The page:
1. Ha!!! What's more, Lewis Carrolls "wonderland" is a very unforgiving place. The big have power, the small do not, hence Alice's eating of the magic mushroom to grow smaller and larger as necessary. Those who can't keep up are left behind. A vision of the future?

  2. No Longer a Subscriber6 September 2013 at 16:31

    It's dissapointing to see a quality blog such as this being corrupted by its author for partisan political purposes. At the very least I would have hoped for slightly more robust and fact based observations. Instead we get this unbalanced rant which seems to be based on populist headlines.

    Stick to the the fact based comical social commentary of old please.

  3. Thanks for the feedback.

    Firstly, I must say that I am by no stretch of the imagination a partisan hack. I do not identify with nor am I a member of any one party, and while (like anyone) I have particular principles I stand by, I genuinely consider myself a swinging voter who decides on fact rather than ideology.

    I understand that you have no basis to believe or disbelieve me other than this blog, and so all I can do on this point is highlight some of the instances where I've taken a pop at government action/inaction/policy across both sides of politics. While it is true I've had a recent short-term political focus due to the election being current/topical, there's plenty of similar themes and references over the past year or so, including: a dig at the introduction and mishandling of the myki smartcard in Victoria, a reference to a telecommunications project done right hidden within my "places to sit" post, various foolish decisions made in colonial times, multiple jabs at Australian over-regulation and paternalism, and, of course, my post prior to this one, where I took a solid pop at the ALP's asylum seeker policy (a disgusting, populist policy that I consider to be contrary to the spirit, and possibly the letter, of the UN Refugee Convention/Protocol, and a policy that is main reason why I am still undecided as to where my vote is going tomorrow morning).

    I understand that the idea of an Opposition is to check, balance, and oppose, but in my mind a party seeking government must also outline a positive plan forward for the nation, and I believe the Coalition has done an absymal job of that in this campaign. This, therefore, is not a Labor piece, it is an anti-Coalition piece — because I feel that the full release of policy costings less than 2 days prior to the election is disingenous and obfuscatory; I feel that it is hypocritical to bang on about budgeting and restraint while not releasing costings, outlining a plan for surplus, and proceeding with a grossly expensive parental leave scheme; I feel like the Coalition's NBN is a hackneyed cut-down of a much-needed infrastructure project, done for the sole purpose of disagreement (and I have taken a Masters course on this subject); I feel that it is absurd that Joe Hockey appears on my TV and, with a paternal, benign demeanour, explains how he is going to help less refugees; I feel like the Coalition's refusal to take any initiative or responsibility toward public transport is grossly dangerous to our cities... I could go on, but this is a small box.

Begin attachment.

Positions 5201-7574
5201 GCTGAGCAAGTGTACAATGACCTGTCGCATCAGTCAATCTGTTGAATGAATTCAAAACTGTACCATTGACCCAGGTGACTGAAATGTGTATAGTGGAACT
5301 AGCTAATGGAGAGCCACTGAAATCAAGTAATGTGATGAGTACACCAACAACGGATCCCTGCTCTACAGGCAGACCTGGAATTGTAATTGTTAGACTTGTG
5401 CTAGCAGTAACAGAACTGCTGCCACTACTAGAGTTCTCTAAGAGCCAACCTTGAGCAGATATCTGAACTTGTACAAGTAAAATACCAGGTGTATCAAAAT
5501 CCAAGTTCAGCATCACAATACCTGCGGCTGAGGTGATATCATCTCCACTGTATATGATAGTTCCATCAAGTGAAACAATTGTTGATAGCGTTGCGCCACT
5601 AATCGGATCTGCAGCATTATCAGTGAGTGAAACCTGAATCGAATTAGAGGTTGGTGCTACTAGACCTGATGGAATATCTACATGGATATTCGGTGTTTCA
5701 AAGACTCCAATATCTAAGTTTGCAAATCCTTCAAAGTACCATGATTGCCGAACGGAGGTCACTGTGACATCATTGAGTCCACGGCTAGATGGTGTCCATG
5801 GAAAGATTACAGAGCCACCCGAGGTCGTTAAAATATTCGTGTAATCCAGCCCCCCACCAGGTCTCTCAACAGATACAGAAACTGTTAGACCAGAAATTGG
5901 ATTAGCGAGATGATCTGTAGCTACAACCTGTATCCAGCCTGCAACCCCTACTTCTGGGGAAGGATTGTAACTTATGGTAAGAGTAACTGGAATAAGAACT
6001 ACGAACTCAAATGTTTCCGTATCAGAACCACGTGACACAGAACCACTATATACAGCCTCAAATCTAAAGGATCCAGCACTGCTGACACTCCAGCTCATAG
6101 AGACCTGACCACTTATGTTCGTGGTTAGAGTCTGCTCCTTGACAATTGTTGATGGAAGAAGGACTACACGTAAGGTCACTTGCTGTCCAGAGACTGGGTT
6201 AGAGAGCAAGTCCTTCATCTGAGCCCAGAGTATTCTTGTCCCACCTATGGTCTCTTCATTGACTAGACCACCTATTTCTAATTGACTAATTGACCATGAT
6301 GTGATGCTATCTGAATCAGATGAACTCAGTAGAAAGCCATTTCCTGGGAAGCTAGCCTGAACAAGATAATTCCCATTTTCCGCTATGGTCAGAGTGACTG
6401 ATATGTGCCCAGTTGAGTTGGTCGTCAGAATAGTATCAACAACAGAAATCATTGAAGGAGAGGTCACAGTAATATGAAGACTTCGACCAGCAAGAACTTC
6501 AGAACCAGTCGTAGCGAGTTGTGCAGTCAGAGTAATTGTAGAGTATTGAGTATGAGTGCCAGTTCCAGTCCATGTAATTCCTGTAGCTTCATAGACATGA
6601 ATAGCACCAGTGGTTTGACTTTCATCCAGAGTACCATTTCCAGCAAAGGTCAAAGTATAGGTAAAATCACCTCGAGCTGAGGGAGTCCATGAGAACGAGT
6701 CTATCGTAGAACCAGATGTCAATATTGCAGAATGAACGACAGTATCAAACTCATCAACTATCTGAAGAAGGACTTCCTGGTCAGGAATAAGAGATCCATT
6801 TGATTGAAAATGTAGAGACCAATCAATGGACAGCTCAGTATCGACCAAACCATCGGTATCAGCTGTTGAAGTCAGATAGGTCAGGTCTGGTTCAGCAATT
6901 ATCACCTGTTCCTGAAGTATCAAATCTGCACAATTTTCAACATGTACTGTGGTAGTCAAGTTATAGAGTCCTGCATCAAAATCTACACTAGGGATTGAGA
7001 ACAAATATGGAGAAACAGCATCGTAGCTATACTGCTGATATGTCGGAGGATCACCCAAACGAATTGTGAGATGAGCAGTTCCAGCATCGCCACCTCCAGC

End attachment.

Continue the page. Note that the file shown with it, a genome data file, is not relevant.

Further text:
Have I exaggerated a little too deeply here in places? Probably, yes. You've noted that on the whole I try for "comical social commentary", and so while I had a point to make here about the election, I also wanted to chuck in some jokes about fish, children's fantasy novellas, and the Australian "nahh, she'll be right" attitude—and I don't think such humour in this context is really doable without pushing the boundaries a little in what was always going to be a piece solely about Abbott/the LNP (for both size and focus/clarity reasons). Some people have told me they found this funny; you may not, and I accept that.

    Still, it's apparent you've enjoyed this blog in the past, and I appreciate you taking the time to point that out (alongside your criticisms) rather than remaining silent. It's always good to receive comment like this, which is why I'm still sitting at work on a Friday arvo writing you this reply. Hopefully I will see you back again in the future.



    ps: it was either this, a post about how I've shaved 20 minutes off my morning routine, or a post about how much I hate pyjamas. Given the currency of the election and the fact that I have expressed the above opinions in person to many a friend, I decided it would only be natural to do this now, and move back closer to "the usual" very shortly.

    1. In my haste to make my earlier comment, I must admit, I did neglect to observe that, content aside, the post was most certainly in keeping with the witty and well constructed turn of phase for which you are known.

      Lets just agree to disagree on this one. I have happily re-subscribed and your post script leaves me eagerly anticipating your the posts that are in the pipeline.

      (Actually, I had not, and probably would not have, gotten around to deleting my subscription.)


  4. Boy o boy these fat cats sitting up in washington making our decisions for us who's more crazier i want to know them or real crazy people? I'll leave that for the readers to judge..... ;)

  5. Surprises can always excite everyone whenever there is a special occasion or just on ordinary days.TeddyBär

  6. Financial planning is just what it sounds like: another plan. And there are surely plenty of financial surprises happening all the time. Some surprises are big, while others are small.